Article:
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Fitness & Nutrition Jobs

by
author image Clay McNight
Clay McNight is currently a nutrition writer with Demand Media Studios.
Fitness & Nutrition Jobs
Personal trainer working with female client. Photo Credit Wavebreakmedia/iStock/Getty Images

If you have an interest and the right credentials in fitness or nutrition, you can harness your passion by pursuing jobs in these areas. Doing so will allow you to stay on the cutting edge of these growing health fields. Among the careers are athletic trainers, dietitians, fitness trainers and health educators.

Athletic Trainer

Athletic trainers specialize in treating, preventing and diagnosing injuries, most commonly related to sports. They can work with a wide variety of clientele, including kids, professional athletes and soldiers. Skills include providing first aid, emergency care and rehabilitation as well as performing administrative tasks and developing programs to prevent injury. Most states require a board certification for athletic trainers, which is obtained by completing a board of certification exam. Before qualifying for the exam, athletic trainers must complete a bachelor's-level program accredited by CAATE (Commission on Accreditation of Athletic Training Education). In 2010, the median wage for athletic trainers was $41,600 per year.

Dietitian or Nutritionist

A dietitian or nutritionist advises people on what to eat to live a healthy lifestyle or to reach personal health-related goals. Tasks of these professionals commonly include creating meal plans, explaining nutrition and keeping up with scientific research. Dietitians and nutritionists usually hold a bachelor's degree in food and nutrition, dietetics or a related field. The majority of states require a license to practice. One way to do this is by earning an RD, or registered dietitian, credential, which is administered by the Commission on Dietetic Registration. In 2010, the median annual wage for dietitians and nutritionists was $53,250.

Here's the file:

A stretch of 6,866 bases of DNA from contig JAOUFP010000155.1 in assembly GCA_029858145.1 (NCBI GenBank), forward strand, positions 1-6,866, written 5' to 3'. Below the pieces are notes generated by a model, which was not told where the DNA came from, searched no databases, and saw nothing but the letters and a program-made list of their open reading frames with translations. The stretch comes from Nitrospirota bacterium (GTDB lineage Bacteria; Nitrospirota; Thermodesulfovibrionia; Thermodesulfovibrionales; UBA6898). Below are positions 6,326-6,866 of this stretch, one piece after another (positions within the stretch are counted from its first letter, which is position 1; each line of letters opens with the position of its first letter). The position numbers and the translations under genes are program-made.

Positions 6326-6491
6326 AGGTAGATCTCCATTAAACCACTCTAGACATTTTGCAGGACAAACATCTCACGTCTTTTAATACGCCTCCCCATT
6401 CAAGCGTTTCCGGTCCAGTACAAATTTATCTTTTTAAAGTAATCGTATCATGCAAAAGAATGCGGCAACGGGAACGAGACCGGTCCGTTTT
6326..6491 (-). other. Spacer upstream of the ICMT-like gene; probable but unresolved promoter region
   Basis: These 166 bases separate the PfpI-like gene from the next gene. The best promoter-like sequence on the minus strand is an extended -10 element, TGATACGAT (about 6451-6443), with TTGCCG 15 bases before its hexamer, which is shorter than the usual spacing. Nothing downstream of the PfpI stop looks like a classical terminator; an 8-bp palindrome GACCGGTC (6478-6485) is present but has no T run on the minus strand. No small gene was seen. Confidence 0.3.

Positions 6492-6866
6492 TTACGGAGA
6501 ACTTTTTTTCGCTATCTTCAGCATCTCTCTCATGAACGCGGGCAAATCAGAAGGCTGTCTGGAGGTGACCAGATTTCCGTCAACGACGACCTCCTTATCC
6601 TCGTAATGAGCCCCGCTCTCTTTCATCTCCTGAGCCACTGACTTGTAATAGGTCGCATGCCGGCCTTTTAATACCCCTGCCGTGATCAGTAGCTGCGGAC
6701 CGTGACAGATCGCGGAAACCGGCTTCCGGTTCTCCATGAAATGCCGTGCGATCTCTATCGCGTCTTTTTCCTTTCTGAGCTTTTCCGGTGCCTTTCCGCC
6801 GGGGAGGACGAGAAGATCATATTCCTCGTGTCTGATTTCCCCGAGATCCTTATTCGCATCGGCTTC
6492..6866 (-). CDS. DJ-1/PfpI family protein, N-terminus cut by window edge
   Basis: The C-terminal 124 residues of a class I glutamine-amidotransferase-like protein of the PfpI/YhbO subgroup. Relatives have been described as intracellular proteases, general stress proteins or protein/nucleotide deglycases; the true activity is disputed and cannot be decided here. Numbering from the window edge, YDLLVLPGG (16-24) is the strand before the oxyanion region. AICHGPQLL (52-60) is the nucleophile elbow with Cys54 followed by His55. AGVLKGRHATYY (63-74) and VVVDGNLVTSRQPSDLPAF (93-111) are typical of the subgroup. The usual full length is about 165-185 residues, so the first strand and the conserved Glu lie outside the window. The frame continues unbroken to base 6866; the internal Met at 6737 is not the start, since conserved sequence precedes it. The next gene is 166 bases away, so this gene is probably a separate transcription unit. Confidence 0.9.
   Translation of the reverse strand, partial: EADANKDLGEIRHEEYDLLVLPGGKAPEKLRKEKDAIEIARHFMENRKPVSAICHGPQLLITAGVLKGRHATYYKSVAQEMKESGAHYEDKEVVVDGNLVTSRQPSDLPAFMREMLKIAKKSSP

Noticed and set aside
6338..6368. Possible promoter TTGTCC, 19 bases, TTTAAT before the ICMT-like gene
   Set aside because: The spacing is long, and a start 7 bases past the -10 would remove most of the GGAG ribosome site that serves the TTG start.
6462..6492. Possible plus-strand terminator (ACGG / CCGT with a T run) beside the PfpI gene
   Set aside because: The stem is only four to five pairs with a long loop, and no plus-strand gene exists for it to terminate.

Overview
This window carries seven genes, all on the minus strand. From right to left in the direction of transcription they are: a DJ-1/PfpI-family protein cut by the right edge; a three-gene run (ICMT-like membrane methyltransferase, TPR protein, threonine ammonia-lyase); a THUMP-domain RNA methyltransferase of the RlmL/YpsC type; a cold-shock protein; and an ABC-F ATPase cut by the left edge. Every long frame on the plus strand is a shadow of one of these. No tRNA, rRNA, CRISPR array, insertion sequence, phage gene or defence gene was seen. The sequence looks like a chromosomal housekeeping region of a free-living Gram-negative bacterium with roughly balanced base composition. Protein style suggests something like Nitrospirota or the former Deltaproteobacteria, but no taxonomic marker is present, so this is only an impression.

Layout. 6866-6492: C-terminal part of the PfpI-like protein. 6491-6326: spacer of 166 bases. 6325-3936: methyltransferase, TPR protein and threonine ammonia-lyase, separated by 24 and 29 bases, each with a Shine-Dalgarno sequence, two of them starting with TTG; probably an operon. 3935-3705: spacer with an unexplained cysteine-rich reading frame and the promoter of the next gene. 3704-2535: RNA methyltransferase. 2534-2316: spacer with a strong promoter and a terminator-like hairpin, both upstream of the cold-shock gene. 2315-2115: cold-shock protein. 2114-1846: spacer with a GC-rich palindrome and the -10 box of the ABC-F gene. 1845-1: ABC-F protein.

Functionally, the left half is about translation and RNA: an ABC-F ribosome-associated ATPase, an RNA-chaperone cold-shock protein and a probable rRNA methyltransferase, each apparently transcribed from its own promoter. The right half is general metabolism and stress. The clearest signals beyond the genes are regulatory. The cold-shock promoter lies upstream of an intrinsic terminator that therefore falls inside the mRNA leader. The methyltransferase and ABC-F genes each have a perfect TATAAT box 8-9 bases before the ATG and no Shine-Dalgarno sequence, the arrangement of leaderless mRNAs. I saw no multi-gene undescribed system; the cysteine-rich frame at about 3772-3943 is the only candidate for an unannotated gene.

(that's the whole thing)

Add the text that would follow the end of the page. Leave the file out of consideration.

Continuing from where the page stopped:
Fitness Trainer

Fitness trainers, or personal trainers, instruct individuals or groups in physical activities, including cardiovascular and weight-training exercises. Skills include demonstrating proper form on exercises, motivating clients, providing information about nutrition and weight control, creating specialized programs for clients and administering first aid, if necessary. Before working for a gym, fitness trainers must be certified. Many organizations offer certification; the National Commission for Certifying Agencies provides a list of certified agencies. A four-year degree is not typically required, although it is a prerequisite for a more advanced certification. In 2010, the median annual wage for fitness trainers was $31,090.

Health Educator

Health educators promote healthy lifestyles by teaching and encouraging people to make healthy decisions. Tasks include developing health-related programs and events, directing individuals to health information, creating education materials and advocating for better health policies and resources. A minimum of a bachelor's degree is required to be health educator, although some positions may require a master's degree. Certain employers only consider certified health education specialists, who have completed a program offered by the National Commission for Health Education Credentialing. In 2010, the median pay for health educators was $45,830 per year.

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GOAL
  • Gain 2 pounds per week
  • Gain 1.5 pounds per week
  • Gain 1 pound per week
  • Gain 0.5 pound per week
  • Maintain my current weight
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